Josh Jackson of Washington University in St. Louis looked at data on people with an average age of 73 who had 16 weeks of training, including figuring out patterns and doing Sudoku and crossword puzzles.
Jackson said the important finding was the elderly did better because they learned to do new things.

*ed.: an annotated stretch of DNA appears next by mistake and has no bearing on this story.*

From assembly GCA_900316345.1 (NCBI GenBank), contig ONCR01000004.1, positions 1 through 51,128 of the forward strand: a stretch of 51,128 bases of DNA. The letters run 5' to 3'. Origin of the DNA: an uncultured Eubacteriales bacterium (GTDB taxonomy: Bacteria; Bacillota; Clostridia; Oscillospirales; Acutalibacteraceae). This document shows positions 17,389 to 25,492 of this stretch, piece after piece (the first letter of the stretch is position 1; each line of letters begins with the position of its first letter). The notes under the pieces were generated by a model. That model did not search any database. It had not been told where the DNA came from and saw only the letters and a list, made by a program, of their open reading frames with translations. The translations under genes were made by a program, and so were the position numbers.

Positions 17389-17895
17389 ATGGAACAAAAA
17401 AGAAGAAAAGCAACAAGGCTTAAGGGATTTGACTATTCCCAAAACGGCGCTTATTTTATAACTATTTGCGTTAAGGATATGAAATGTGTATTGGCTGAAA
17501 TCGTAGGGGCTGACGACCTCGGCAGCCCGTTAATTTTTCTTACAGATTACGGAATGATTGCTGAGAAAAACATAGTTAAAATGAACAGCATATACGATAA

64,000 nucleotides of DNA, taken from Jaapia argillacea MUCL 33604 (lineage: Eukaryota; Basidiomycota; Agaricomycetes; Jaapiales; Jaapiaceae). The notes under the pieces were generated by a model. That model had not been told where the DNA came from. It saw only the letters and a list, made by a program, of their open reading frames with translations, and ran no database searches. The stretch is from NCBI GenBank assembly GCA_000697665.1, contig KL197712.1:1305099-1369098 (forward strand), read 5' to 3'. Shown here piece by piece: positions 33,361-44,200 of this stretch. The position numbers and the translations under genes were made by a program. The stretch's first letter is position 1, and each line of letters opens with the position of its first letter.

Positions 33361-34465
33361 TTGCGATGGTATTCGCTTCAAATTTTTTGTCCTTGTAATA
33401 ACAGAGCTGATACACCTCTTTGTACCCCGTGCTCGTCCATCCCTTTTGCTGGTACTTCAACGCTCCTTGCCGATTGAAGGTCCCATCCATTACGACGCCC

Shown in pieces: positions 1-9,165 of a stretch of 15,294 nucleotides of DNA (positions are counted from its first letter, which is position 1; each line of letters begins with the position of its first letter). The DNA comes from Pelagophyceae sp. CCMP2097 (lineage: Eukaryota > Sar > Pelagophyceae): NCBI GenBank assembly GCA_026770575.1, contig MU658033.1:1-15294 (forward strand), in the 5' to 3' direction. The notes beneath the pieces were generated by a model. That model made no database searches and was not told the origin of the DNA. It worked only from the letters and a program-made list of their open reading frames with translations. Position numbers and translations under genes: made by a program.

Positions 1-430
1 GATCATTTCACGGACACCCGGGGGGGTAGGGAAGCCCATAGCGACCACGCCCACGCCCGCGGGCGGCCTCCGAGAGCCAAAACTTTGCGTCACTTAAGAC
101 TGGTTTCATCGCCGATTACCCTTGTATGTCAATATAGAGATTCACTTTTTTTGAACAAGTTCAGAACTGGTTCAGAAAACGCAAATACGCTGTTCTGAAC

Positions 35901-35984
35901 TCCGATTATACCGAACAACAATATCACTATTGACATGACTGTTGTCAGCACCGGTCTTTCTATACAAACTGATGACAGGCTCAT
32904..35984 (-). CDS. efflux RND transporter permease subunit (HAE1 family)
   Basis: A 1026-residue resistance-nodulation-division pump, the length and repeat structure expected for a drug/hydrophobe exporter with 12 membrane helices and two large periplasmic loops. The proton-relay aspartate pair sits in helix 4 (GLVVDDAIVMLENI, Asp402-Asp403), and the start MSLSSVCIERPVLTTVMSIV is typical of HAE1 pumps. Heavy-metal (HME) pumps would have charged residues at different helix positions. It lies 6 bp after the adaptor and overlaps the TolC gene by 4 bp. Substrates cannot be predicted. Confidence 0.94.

"It looks like those things are positive. So to the extent that people can get out in the world, try new things, exercise their minds -- that's all for the best," Jackson said in a statement. "Older people trained in thinking on how to use skills to solve puzzles then felt more open to other experiences."
The study was published in the journal Psychology and Aging.